Sloganeering on the world stage

When is a foreign policy not a foreign policy? When it’s a slogan. In his piece for the January issue of The Spectator, Christopher Caldwell argues that the Biden administration is conducting marketing rather than diplomacy on the world stage. Its main catchphrase is “America is back.”

Caldwell likens Biden to Charlie Wales, the hero of F. Scott Fitzgerald’s short story “Babylon Revisited”: “Charlie returns to Paris after the stock-market crash. ‘He was not really disappointed to find Paris was so empty,’ Fitzgerald writes. ‘But the stillness in the Ritz bar was strange and portentous. It was not an American bar any more — he felt polite in it, and not as if he owned it. It had gone back into France.’ Like America, Charlie is ‘back,’ but not in such a way as to impose his whims on foreigners.”

The limits of slogans, the trouble with being “back”, and the inability to impose US whims on foreigners. All of these things are on display in the Biden administration’s talks with Vladimir Putin. That’s not to say that the standoff over Ukraine is straightforward. But it’s hard to shake the feeling that the US, and the West, is being outmaneuvered by the Russian leader.

That is the conclusion that Walter Russell Mead comes to in the Wall Street Journal. “Until Western leaders emerge from the mists of post-historical illusion and recover the lost art of effective foreign policy,” he writes, “he will continue to make gains at our expense.”

When asked a difficult question about foreign policy, Team Biden seems content to stick with the illusions. Yesterday, White House spokesperson Jen Psaki was asked an innocuous question on how the Iran talks were progressing. After a pro forma update she launched into an attack of Biden’s predecessor: “Most importantly, none of the things we’re looking at now — Iran’s increased capability and capacity, their aggressive actions that they have taken through proxy wars around the world — would be happening if the former president had not recklessly pulled out of the nuclear deal with no thought as to what might come next.”

Fantasyland.

It reminded me of Antony Blinken’s claims about Nord Stream 2. If asked about the Russian-owned gas pipeline, which increases Europe’s energy dependency on Russia, Blinken likes to claim that Nord Steam 2 will be “a source of leverage on Russia because to the extent President Putin wants to see gas flowing through that pipeline,” as he put it in December.

Again, fantasyland. And a strange line of reasoning for an administration at least in theory opposed to the pipeline — even if it doesn’t support the relevant sanctions.

Uniting the administration’s shallow slogans, glib press conference answers and topsy-turvy logic on Nord Stream is a reluctance to have a hard-nosed conversation about American power: how to wield it and to what end. Instead, the administration takes comfort in soft-power niceties and outdated invocations of rules-based international order.

Paradoxically, the administration’s greatest foreign policy failing so far — the withdrawal from Afghanistan — was accompanied by a searingly honest rationale. Afghanistan is, among other things, a reminder of what happens when slogans go untested and lies about the world are allowed to fester. Unless Biden officials stop believing the fictions they tell themselves about the world, other humiliating failures, served with a side order of hard-to-swallow truths, will surely follow.

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Schumer’s cunning plan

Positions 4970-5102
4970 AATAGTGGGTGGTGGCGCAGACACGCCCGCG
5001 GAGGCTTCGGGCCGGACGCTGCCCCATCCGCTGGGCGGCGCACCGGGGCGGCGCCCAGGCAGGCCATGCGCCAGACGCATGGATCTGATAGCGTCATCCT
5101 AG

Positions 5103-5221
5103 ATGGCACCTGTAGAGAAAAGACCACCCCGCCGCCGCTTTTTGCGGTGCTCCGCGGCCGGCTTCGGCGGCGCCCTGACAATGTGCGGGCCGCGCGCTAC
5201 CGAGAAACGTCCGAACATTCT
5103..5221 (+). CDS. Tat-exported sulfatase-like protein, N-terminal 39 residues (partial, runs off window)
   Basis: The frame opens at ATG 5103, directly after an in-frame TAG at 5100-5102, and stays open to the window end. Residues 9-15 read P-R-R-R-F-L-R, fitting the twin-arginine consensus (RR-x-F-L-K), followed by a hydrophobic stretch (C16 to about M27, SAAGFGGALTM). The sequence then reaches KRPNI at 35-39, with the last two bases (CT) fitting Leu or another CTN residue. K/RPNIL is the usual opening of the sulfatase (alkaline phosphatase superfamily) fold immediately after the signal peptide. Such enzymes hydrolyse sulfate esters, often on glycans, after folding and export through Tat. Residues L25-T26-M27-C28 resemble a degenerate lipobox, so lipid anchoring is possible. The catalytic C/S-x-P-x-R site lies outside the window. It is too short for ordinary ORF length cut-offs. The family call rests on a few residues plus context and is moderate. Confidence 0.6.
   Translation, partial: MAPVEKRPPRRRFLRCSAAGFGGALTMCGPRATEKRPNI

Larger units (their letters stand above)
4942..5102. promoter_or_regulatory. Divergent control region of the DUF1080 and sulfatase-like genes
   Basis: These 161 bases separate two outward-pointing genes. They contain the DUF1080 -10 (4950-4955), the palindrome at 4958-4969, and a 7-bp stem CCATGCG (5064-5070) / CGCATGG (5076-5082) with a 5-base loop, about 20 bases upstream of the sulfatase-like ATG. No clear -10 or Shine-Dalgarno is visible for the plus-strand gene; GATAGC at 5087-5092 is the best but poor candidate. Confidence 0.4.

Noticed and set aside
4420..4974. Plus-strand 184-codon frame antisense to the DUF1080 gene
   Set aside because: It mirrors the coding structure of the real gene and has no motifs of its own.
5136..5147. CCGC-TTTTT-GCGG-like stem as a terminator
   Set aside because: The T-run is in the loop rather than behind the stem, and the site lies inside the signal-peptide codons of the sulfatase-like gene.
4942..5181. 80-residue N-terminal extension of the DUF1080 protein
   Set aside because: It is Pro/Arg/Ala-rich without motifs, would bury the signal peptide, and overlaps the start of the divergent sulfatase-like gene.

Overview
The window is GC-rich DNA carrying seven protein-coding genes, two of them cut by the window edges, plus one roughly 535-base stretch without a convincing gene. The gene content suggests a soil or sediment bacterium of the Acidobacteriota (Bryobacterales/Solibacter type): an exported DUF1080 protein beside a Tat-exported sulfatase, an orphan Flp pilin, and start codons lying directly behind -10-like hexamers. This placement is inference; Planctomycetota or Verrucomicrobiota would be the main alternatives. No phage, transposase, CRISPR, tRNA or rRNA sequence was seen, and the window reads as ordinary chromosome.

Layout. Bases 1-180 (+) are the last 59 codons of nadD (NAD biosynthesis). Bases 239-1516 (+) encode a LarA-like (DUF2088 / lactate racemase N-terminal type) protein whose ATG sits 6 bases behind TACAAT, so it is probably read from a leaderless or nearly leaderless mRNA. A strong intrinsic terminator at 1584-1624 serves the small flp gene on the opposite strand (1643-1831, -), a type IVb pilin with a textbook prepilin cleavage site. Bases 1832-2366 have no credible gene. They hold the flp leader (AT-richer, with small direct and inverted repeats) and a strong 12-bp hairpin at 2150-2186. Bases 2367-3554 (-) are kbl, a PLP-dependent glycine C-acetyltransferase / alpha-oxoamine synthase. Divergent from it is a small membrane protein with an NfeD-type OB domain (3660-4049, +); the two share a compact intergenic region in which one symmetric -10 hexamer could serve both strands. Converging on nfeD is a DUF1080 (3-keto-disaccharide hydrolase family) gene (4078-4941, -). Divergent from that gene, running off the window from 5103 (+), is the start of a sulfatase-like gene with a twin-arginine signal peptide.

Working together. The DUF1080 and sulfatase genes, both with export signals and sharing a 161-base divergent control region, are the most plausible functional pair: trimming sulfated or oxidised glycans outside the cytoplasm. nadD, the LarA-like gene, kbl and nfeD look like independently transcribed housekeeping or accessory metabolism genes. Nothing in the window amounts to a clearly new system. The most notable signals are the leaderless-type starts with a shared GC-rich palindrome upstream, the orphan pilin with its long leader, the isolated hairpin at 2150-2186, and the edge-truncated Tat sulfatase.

Politico reports that Chuck Schumer has revealed his “endgame” for the clash over the filibuster and voting reform. The Senate majority leader will use congressional rules to evade an initial GOP filibuster. He is yet to indicate when a vote will take place, though he has vowed that it will be before Monday, which is Martin Luther King Jr. Day.

“The Senate will finally debate voting rights legislation, and then every senator will be faced with a choice of whether or not to pass the legislation to protect our democracy,” Schumer wrote in a memo to colleagues obtained by Politico.

As with Biden’s uncompromising (and dishonest) speech on the subject on Tuesday, these words read as a desperate threat rather than the guidance of someone in the middle of delicate negotiations.

Harris won’t give a straight answer on 2024

“Are we going to see the same Democratic ticket in 2024?” That was the cleverly phrased question NBC’s Craig Melvin put to Kamala Harris in a clip from an interview that airs in full tomorrow. After a long pause, the vice president utters a series of words. “Yes” is not one of them.

A car-crash poll for Biden

There are bad poll numbers and then there are bad poll numbers. With all the usual caveats about it just being one survey and so on, the latest Quinnipiac poll results will be satisfying reading for political rubberneckers, for they suggest a car crash of a presidency. Biden’s approval rating languishes at 33 percent. Just 34 percent approve of the job he is doing on the economy, 35 percent on foreign policy and 39 percent on the response to the coronavirus. Of the president who promised to be the unifier, 49 percent, a plurality, say he is doing more to divide the country. Ouch.

What you should be reading today

Christopher Caldwell: Back in the USA
Amber Athey: I’m a Covid conspiracy theorist
Dan Negrea: China is the new evil empire
John McCormack, National Review: What is Biden thinking?
Kyle Kondik and J. Miles Coleman, Sabato’s Crystal Ball: House Republicans’ drive to 35
Greg Ip, Wall Street Journal: Is inflation a microeconomic problem? That’s what the White House is betting

Poll watch

President Biden Job Approval
Approve: 41.9 percent
Disapprove: 53.1 percent
Net approval: -11.2 (RCP Average)

2022 Generic Congressional Ballot
Republicans: 44 percent
Democrats: 43 percent (Quinnipiac)

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